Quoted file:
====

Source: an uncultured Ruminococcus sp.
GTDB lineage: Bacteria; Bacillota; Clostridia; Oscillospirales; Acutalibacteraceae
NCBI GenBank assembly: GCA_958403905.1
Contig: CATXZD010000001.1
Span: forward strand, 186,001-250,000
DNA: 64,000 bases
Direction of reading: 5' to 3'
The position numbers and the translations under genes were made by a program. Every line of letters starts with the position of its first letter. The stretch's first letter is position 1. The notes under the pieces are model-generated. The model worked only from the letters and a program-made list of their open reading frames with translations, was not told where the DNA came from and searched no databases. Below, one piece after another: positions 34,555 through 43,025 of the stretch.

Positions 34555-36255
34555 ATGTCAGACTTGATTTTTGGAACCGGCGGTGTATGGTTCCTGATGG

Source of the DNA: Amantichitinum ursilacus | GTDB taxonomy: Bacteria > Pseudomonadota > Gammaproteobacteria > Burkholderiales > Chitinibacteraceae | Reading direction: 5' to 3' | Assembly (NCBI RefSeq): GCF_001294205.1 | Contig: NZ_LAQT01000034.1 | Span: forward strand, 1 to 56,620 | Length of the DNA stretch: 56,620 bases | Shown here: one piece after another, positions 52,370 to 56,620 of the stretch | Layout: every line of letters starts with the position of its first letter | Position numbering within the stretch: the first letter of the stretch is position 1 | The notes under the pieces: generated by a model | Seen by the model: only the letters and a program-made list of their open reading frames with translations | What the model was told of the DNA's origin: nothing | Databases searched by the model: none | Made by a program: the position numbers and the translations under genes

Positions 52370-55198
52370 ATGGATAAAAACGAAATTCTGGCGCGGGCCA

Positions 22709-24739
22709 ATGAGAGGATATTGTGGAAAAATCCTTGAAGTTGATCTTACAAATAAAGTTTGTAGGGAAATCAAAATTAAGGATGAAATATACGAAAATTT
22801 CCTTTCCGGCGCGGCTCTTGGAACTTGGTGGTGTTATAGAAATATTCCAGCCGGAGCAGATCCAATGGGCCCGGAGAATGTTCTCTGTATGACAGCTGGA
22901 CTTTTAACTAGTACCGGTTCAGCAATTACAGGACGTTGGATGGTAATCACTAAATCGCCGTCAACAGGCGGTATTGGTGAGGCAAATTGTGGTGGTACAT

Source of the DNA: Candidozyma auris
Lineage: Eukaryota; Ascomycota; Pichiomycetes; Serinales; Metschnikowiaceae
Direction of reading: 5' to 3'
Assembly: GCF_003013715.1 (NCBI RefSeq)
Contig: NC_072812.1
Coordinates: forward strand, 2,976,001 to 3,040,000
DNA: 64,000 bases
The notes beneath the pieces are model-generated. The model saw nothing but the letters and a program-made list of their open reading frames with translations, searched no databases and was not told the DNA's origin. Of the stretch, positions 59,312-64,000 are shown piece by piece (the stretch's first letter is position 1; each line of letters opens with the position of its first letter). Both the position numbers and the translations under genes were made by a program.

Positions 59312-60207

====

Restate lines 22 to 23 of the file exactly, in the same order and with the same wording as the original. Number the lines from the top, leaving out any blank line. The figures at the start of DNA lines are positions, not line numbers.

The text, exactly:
Contig: NC_072812.1
Coordinates: forward strand, 2,976,001 to 3,040,000